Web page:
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Thursday, 27 November 2014

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Recalling a community’s pride in flagship hospital

THIS autumn marks 50 years since West Cumberland Hospital was formally opened by the Queen Mother.

By Margaret Crosby

It was an auspicious event in 1964 as it was the first new hospital in England to be built following the inception of the National Health Service.

Now a group of retired nurses, known as Whitehaven Hospital Research Group, are determined the anniversary will not be forgotten.

Leader of the group, Maureen Fisher, said: “We want to remember how proud we were to be working at such a wonderful new hospital, what it meant for the health needs of the local population and just how good it was.

“We need to remind people of that.”

The Research Group’s members initially got together over 10 years ago to collate information and memorabilia about the old Whitehaven Castle Hospital which resulted in an exhibition and eventually became the content of a successful book, Whitehaven Castle – The Hospital Years.

That was followed up several years later by Dovenby Days telling the story of Dovenby Hall Hospital as a mental home.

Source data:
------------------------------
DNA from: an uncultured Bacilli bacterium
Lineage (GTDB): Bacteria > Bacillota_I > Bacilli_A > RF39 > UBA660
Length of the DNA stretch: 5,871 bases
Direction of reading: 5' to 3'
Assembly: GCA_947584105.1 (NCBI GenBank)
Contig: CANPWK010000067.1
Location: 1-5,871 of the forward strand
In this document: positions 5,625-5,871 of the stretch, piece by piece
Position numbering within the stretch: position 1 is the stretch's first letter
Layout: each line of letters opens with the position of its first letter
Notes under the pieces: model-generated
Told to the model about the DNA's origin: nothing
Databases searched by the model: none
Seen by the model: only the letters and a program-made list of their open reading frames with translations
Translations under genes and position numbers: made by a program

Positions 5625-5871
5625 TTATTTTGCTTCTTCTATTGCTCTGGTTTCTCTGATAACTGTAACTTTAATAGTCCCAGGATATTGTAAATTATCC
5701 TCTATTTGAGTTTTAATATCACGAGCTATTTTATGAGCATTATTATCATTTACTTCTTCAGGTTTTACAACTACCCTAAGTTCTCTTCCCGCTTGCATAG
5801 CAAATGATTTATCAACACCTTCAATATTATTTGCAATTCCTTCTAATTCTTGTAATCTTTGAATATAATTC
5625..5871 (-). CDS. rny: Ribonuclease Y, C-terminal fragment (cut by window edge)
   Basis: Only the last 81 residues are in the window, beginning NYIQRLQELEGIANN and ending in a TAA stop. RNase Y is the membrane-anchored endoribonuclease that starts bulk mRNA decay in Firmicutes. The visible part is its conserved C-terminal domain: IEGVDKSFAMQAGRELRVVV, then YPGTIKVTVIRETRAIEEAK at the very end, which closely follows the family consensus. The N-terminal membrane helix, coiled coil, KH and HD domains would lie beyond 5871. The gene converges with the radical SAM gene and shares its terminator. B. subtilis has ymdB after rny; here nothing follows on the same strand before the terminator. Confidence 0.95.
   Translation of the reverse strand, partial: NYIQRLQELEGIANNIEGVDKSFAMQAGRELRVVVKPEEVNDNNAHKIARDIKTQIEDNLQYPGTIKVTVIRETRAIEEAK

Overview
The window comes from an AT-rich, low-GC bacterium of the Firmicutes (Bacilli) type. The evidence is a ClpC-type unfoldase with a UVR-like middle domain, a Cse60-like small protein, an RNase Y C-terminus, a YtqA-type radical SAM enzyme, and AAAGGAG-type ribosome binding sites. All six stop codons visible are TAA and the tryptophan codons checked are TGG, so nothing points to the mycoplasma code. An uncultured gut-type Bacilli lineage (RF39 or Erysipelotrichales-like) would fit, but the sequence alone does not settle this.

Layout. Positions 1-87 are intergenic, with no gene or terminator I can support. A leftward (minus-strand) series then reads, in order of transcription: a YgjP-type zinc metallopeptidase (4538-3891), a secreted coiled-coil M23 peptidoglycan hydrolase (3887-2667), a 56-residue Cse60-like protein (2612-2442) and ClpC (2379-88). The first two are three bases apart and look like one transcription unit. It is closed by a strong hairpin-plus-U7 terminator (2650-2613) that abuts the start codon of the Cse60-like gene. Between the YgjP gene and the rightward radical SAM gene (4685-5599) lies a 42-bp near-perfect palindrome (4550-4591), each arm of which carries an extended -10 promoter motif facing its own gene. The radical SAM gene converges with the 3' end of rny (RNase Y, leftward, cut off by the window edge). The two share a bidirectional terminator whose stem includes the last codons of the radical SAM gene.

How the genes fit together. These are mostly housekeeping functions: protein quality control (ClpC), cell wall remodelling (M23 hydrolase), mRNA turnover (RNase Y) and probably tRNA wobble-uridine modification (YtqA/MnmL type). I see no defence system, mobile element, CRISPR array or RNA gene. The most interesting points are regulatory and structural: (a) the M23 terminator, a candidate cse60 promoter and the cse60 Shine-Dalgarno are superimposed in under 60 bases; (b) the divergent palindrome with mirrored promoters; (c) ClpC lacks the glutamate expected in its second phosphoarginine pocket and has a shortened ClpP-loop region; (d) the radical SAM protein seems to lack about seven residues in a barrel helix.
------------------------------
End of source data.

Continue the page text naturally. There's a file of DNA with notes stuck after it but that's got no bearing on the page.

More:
Back in 1964, there was no problem recruiting consultants for the West Cumberland Hospital which at that time boasted 828 beds (compared with 207 now) and employed 28 consultants. It had in-patient facilities for 13 branches of medicine and six operating theatres.

The Queen Mother herself, arriving at Corkickle Station with her corgis and resplendent in velvet coat of marine blue with toning dress and hat, said it was “a landmark in the history of West Cumberland” that “stands to serve the people”.

“My hope is that what you have built so well will be equally well-loved.” And it was.

The hospital was first talked of in 1938 when it was realised that Whitehaven Castle was never going to be a modern hospital.

It took 10 years to achieve in planning, building and equipping and now, said Mr G T Weir of the hospital management committee “only in exceptional cases where highly specialised regional services are required will a patient need to go outside the district”.

The hospital was built between 1959 and 1964 and had a number of extensions. It is now undergoing a major refurbishment after plans to replace it with a new hospital were discounted.

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